That would be fine too.  In the envelope, I still had a copy of my letter signed by Peter Purviss, John Noakes and Valerie Singleton.  That must be the “pass”, mustn’t it?
I checked with a colleague who had younger children.
According to Georgina, ankle-biters may now simply write to Blue Peter and they will get a badge.
I had spent days painting an intricately detailed imaginative recreation of a yeti in order to be a runner up in one of the Blue Peter art competitons.  Mine was a Badge of Honour.
Discovering that all you had to do now was write was nearly as bad as, back in the day, seeing Valerie hold up the winning picture and realising that the kid had copied an illustration out of The Phantom Tollbooth.  Come to think of it, that was probably the moment when a tiny seed of cynicism was planted deep within my young soul.
But there was another problem.  Georgina told me that to get a valid pass, I had to be under sixteen.

The world has changed since my heady Blue Peter days: it has become a cold and cruel place.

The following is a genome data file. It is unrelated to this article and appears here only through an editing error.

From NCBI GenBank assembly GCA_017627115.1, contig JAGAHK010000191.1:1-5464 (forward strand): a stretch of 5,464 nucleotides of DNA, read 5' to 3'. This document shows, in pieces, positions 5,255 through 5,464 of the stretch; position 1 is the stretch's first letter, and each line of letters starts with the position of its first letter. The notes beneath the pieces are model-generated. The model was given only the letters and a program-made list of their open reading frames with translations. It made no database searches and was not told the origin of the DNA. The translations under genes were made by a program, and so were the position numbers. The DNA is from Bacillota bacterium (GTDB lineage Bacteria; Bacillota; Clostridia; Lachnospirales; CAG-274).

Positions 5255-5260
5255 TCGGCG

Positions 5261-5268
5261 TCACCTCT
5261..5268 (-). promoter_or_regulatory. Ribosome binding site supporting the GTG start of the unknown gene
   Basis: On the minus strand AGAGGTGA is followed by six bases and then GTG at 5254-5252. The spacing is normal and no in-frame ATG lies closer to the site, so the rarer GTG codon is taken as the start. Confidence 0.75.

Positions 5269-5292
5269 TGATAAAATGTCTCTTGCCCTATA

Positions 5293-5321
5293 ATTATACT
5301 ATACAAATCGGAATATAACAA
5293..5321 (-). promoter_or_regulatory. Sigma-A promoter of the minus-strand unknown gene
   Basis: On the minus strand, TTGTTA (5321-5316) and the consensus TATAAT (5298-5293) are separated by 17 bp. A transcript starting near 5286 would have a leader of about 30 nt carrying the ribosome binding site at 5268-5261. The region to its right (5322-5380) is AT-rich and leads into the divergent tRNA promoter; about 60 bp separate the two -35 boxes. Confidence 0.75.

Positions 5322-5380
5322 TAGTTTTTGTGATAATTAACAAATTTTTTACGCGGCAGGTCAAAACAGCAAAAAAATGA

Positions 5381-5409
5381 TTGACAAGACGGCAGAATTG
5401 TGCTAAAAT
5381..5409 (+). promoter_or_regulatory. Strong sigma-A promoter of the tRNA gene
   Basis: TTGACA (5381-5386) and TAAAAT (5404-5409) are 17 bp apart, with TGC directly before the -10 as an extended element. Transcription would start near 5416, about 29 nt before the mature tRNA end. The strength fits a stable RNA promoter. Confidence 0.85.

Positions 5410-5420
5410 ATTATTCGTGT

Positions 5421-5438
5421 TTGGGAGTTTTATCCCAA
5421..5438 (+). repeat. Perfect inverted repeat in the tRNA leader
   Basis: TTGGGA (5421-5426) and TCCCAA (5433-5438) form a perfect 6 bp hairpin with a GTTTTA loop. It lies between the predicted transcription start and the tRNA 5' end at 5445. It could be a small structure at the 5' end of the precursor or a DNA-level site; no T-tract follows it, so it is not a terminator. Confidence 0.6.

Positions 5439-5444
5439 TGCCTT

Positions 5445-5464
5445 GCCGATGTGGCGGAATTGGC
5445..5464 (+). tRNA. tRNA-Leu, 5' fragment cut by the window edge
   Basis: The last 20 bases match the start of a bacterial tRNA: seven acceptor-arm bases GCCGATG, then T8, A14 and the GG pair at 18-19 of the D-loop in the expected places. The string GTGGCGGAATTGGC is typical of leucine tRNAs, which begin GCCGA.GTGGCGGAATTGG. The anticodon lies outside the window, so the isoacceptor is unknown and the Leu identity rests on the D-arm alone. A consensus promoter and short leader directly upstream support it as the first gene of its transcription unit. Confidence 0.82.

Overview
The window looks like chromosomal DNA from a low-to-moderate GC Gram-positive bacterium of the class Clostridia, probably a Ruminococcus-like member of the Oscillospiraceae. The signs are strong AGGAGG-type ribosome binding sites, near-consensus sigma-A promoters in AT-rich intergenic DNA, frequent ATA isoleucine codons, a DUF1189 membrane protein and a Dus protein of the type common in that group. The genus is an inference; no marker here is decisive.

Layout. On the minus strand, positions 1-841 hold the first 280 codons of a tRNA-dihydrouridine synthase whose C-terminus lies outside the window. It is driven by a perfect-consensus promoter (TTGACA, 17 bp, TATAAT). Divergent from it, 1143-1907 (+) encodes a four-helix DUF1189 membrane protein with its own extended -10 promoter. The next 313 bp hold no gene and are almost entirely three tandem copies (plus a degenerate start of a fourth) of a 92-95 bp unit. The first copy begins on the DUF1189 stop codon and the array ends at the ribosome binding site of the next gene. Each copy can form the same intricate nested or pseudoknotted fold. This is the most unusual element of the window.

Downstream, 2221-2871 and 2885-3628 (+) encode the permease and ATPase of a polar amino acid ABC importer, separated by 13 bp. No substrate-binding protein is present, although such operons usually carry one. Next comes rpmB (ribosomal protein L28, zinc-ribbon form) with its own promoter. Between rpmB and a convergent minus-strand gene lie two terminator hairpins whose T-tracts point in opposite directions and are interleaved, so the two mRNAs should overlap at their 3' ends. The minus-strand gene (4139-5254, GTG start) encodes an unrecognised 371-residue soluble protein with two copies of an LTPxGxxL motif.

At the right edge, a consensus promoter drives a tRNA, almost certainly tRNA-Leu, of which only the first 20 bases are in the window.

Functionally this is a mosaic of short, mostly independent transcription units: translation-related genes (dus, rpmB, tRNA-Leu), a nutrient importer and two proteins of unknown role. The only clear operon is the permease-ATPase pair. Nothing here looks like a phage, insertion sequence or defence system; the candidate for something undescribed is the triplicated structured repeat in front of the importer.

Tuesday, 19 April 2016


The offspring are safely back at University and I am back at school.  As I prepare my Year 11s and Year 13s for their exams, I think about my own children cramming.
During exam periods  I used to try to provide some small treat for our children to look forward to – chocolate biscuits when they got in.  Watching telly in front of the fire at the end of the evening. 
But now, long distance,  I can’t create a sanctuary any more. 
Even if I posted chocolate biscuits, and even if they survived the journey, the welcome would be a tad tepid. 
“Don’t you know they’re bad for you, Mum?”
At least we can use texts and WhatsApp to jolly one another along.  True, it is banter rather than a deep sharing of empathy.  But at least it’s communication.
Although, it can go wrong.